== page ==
Practice the art of falling well

Published 9:00 am Saturday, September 23, 2017

By Erin Smith

This past Thursday was the Autumnal Equinox, nature’s official start to fall.

The word equinox is Latin for equal night, implying a balance between duration of light and darkness. The equinox occurs when the sun crosses the celestial equator, marking the shift to shorter days and more darkness.

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It’s perfect timing, as it’s been a dark time lately on Quisenberry Lane. We unexpectedly lost one of our own, a wonderful husband and father of four. This one hit close to home, but I’m certainly not alone in feeling broken.

Everywhere you look, bad things are happening to good people. Tragedy and trauma abound. People are hungry, addicted, fueled by fear or hatred. Many are dead and thousands homeless from the hurricanes. Racial tension continues to divide our nation.

It makes you question if there is indeed a reason for it all.

But then I remember nature and her innate intelligence.

Fall is a season of dark, of dying, of lying broken on the ground. Life promises us fall, just as life promises us falling.

The fall happens in many ways, large and small. We lose our health, our minds, our financial security, our sense of self, our car keys, our loved ones. We are called to have faith, to trust that everything happens for a purpose. Yet we are not necessarily designed to understand that purpose. Sometimes we must simply endure the fall.

As a yoga teacher, I try to teach my students to fall well. In standing poses (like King Dancer Pose, pictured at right), you find balance by holding two opposing forces in harmonious tension. You push forward in one direction and pull backward in the other, attempting to maintain equilibrium. That’s rarely easy and falling is a given. So we also practice falling well, staying mindful as we go down and then surrendering to gravity for a bit to catch our breath.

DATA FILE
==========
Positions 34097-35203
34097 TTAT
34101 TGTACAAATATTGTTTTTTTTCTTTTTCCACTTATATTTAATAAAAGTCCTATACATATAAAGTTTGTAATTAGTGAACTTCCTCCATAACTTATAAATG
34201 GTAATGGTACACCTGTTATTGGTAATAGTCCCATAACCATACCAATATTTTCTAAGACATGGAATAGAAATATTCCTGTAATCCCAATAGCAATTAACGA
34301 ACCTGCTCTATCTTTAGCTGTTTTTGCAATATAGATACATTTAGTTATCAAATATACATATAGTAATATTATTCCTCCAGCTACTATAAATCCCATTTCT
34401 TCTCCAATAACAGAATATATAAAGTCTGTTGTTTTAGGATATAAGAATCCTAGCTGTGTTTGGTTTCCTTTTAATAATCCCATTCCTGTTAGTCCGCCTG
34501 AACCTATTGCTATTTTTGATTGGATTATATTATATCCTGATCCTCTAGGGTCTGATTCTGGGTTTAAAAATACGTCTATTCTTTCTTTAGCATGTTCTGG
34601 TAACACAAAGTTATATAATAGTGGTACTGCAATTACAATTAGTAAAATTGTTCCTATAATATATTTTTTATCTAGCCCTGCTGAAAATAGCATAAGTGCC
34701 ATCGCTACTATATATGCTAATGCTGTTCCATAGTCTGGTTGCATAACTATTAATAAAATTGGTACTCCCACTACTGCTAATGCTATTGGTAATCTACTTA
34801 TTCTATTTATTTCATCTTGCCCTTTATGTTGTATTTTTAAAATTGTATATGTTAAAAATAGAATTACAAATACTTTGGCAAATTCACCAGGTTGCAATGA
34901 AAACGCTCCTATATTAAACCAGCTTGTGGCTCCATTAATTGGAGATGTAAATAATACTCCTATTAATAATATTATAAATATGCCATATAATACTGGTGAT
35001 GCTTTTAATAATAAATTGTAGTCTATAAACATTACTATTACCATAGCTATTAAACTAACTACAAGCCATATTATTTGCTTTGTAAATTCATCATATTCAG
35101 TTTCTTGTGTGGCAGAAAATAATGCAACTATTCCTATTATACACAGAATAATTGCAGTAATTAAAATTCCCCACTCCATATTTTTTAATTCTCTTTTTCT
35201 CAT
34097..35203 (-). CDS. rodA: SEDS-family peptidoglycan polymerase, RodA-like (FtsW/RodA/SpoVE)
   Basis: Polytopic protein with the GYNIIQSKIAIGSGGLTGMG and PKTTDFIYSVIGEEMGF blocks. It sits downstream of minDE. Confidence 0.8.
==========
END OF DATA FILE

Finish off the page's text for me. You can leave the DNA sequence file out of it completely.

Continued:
Falling well requires acceptance.

Acknowledge that you will be pushed off balance, that at some point you will be a tiny pebble in the cosmic rock tumbler. And remember acceptance is not the same thing as approval.

No one is asking you to say you are on board with the pain or grief, just that you recognize it as an integral part of existence.

Toppling is a given, but so is being pissed at the universe for the cruel twist of fate.

Falling well requires resilience. Do you simply throw in the towel or do you brush yourself off and try again? Sometimes it takes a huge fall to truly know where you stand in life. How you get back up says a lot about your character.

Falling well requires grace, to minimize the risk to yourself and others as you topple. Protect your head and your heart as much as possible. Let go in such a way that you land on the “meat rather than the bone.” Don’t fight the fall, but surrender and relax into it (this is why people who are intoxicated often avoid getting hurt in car crashes. They just flop into the impact).

Falling well requires a release of the ego. Consider children and how clumsy they are. They are arguably the best fallers because they are not self-conscious about falling. They just accept it as part of their existence, tumbling into and rolling with it without shame.

When I learned to surf, my surfing instructor told me if I would let go of my ego, then “falling is just another way to fly.”

Falling well requires trust and hope. It’s all too easy to buy into the illusion that the fall is your new reality, that it’s all you deserve.

But a fall, no matter how horrendous, doesn’t have to be permanent. It might take a long time. Consider how long winter feels around these parts. But spring will come.

To everything there is a season, and a time to every purpose under heaven.

It might not be for us to understand that purpose. It might simply be our job to be present, searching for steadiness but accepting our time on the ground.

So if you are currently in a season of fall too, take heart.

The sun will return, shining more light on your days with every cycle of moon.

Erin Smith is the owner of the OM place in Winchester, the author of “Sensible Wellness for Women” and the online host of a yoga and mindfulness channel for Eppic Films. Send her a shout out at or play along at